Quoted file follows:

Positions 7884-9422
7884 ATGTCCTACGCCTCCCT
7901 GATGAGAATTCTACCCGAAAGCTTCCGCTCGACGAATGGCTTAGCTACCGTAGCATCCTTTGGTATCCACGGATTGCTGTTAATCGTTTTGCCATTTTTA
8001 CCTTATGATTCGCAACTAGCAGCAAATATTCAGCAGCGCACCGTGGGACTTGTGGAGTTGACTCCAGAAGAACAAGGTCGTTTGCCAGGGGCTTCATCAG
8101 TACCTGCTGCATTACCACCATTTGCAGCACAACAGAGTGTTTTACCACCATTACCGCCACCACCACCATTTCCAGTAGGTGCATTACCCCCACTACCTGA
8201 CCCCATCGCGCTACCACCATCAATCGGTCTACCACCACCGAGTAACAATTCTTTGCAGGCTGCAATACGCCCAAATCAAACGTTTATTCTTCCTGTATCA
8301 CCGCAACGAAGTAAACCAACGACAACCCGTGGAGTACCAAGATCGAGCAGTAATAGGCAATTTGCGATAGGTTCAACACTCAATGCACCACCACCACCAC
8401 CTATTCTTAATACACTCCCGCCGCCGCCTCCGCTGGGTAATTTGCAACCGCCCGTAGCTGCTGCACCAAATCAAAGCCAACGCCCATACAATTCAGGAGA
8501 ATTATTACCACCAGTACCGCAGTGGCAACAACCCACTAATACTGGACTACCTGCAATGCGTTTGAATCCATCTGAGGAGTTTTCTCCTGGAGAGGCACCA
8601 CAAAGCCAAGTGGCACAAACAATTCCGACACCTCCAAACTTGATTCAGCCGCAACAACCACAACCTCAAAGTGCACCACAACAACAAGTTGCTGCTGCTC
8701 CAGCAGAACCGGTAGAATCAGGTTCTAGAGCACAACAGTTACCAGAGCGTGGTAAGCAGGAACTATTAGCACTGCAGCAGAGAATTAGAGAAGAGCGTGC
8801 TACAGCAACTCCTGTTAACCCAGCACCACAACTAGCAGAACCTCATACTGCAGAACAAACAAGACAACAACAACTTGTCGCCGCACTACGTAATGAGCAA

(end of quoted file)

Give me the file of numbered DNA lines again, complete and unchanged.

Positions 7884-9422
7884 ATGTCCTACGCCTCCCT
7901 GATGAGAATTCTACCCGAAAGCTTCCGCTCGACGAATGGCTTAGCTACCGTAGCATCCTTTGGTATCCACGGATTGCTGTTAATCGTTTTGCCATTTTTA
8001 CCTTATGATTCGCAACTAGCAGCAAATATTCAGCAGCGCACCGTGGGACTTGTGGAGTTGACTCCAGAAGAACAAGGTCGTTTGCCAGGGGCTTCATCAG
8101 TACCTGCTGCATTACCACCATTTGCAGCACAACAGAGTGTTTTACCACCATTACCGCCACCACCACCATTTCCAGTAGGTGCATTACCCCCACTACCTGA
8201 CCCCATCGCGCTACCACCATCAATCGGTCTACCACCACCGAGTAACAATTCTTTGCAGGCTGCAATACGCCCAAATCAAACGTTTATTCTTCCTGTATCA
8301 CCGCAACGAAGTAAACCAACGACAACCCGTGGAGTACCAAGATCGAGCAGTAATAGGCAATTTGCGATAGGTTCAACACTCAATGCACCACCACCACCAC
8401 CTATTCTTAATACACTCCCGCCGCCGCCTCCGCTGGGTAATTTGCAACCGCCCGTAGCTGCTGCACCAAATCAAAGCCAACGCCCATACAATTCAGGAGA
8501 ATTATTACCACCAGTACCGCAGTGGCAACAACCCACTAATACTGGACTACCTGCAATGCGTTTGAATCCATCTGAGGAGTTTTCTCCTGGAGAGGCACCA
8601 CAAAGCCAAGTGGCACAAACAATTCCGACACCTCCAAACTTGATTCAGCCGCAACAACCACAACCTCAAAGTGCACCACAACAACAAGTTGCTGCTGCTC
8701 CAGCAGAACCGGTAGAATCAGGTTCTAGAGCACAACAGTTACCAGAGCGTGGTAAGCAGGAACTATTAGCACTGCAGCAGAGAATTAGAGAAGAGCGTGC
8801 TACAGCAACTCCTGTTAACCCAGCACCACAACTAGCAGAACCTCATACTGCAGAACAAACAAGACAACAACAACTTGTCGCCGCACTACGTAATGAGCAA